Extreme Investor Worry in Pre-Earnings Options Pricing: Is Tesla Like Apple?

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When investor worry in the run-up to a quarterly earnings announcement pushes implied volatility well above historical levels, naked put writing provides an opportunity to profit from the inevitable fall in implied volatility after results are in.

With Tesla Motors (TSLA) set to report earnings after the close on Wednesday, the stock is currently trading around $57.23. Due to implied volatility over 80%, the June put option at the 57.50 strike is now at a $6.60 bid, while the 55 strike is at $5.10. The corresponding put options for May expiry, changing hands at $4.30 and $3.00 respectively, carry an implied volatility at the moment of a whopping 118% and 117%.

Relative to 30-day historical volatility in the 60s, May options are even more over-priced than the Apple (AAPL) options I mentioned in earlier articles. (See “With Apple Investors Worried, Pre-Earnings Option Pricing Looks Like an Opportunity” and “Follow-Up After a Successful Naked Put Write on Apple Prior to Earnings”.) However, that higher level of recent volatility does make it easier to see some rationale behind the extreme level of investor uncertainty that has led to such high demand for the protection of put options.

There are many other important differences between the two, of course.

In terms of price action, Tesla has been on a tear recently, putting on around 20 points in two months, while Apple had been on a steady decline prior to its last quarterly report. However, Apple’s long decline and consequent hammering by the mainstream media was accompanied by nothing like the levels of short interest displayed by Tesla, which has been one of the most shorted stocks around, just as it was last year. Even after its recent run-up, short interest remains extremely high, providing both a significant downside cushion for the stock and a reminder that genuine and large questions remain over the future of the company.

Most importantly of all, however, Apple was being discounted by almost hysterical levels of skepticism about its future prospects, while the price of Tesla reflects the possibility that its future may hold some truly great things. As of this moment, Tesla price action undoubtedly also reflects some degree of short squeeze underway for the last two months.

The aim of the strategy I outlined in the earlier article about naked put writing was to capitalize on the spike in implied volatility by writing relatively short-term puts just prior to earnings, either closing the position when volatility falls after earnings, or holding the position until expiry so as to acquire the stock at a discount upon assignment. In the case of Apple, the option premium represented less than 5% of the current stock price at the time, while in the case of Tesla, the option premium for the May 55 strike, which is currently out-of-the-money by more than $2, represents just over 5%, and the 57.50 strike weighs in at 7.5%. The additional time value of the June puts places those at nearly 9% and 11.5%. Given a higher margin requirement of 30% for Tesla, the total collateral requirement for the May out-of-the-money options, the most conservative of the set, is around $1990. The maximum profit on the lower-priced May option, $300, is therefore around 15% of the collateral requirement — or very close to what we saw with the Apple naked put strategy. The more aggressive strategy, with the higher-priced June option that is very slightly in the money, requires a higher level of collateral due to the higher strike and larger option premium, but it potentially delivers nearly 28% of maximum gain on that collateral commitment.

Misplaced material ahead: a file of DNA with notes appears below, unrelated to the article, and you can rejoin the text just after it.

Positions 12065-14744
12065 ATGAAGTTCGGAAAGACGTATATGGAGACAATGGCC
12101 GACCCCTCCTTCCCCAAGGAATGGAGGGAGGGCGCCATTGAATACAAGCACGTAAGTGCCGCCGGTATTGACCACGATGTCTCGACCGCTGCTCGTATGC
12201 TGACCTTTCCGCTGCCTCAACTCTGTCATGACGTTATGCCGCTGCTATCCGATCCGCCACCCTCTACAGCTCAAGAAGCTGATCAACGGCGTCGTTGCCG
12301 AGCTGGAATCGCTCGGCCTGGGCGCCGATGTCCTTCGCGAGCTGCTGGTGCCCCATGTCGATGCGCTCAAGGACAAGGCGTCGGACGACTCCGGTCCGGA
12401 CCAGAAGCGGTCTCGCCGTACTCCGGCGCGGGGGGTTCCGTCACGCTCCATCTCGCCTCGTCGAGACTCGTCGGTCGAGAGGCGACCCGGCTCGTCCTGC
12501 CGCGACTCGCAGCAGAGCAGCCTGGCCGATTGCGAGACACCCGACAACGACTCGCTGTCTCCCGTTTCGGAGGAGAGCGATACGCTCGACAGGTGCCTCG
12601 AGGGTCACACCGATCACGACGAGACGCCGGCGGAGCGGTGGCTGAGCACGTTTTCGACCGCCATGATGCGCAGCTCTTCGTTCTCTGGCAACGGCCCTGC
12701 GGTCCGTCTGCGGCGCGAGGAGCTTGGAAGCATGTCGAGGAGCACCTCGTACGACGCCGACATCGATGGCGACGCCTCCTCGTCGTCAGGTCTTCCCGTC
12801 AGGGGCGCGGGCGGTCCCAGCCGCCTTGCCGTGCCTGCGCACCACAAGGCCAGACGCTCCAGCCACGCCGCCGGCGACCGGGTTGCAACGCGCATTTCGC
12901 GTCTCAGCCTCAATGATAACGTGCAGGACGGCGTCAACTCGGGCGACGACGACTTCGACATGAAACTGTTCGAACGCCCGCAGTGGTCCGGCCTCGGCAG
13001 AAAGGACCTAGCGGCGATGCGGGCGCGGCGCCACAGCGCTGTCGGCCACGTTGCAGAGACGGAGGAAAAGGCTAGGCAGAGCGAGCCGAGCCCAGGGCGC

Given the giant short interest cushion providing additional insurance, in my view the higher June strike offers an attractive proposition. However, the speedier decay of time premium in the May options provides a greater opportunity to finish up with the position and move on to the next as rapidly as possible.

As in the case of Apple, a central question for any investor considering this approach is whether they are happy to buy Tesla anyway, in this case, at a price of $52 for the most conservative option or at a price of a little under $51 for the more aggressive June 57.50 strike. If you would not be happy buying Tesla anyway — for concrete reasons that go beyond the inflated option premium — then this approach ceases to become part of an investment strategy and looks more like short-term speculation.

All material on this site is carefully reviewed, but its accuracy cannot be guaranteed; please do your own checking and verifying. This specific article was last reviewed or updated by Dr Greg Mulhauser on .

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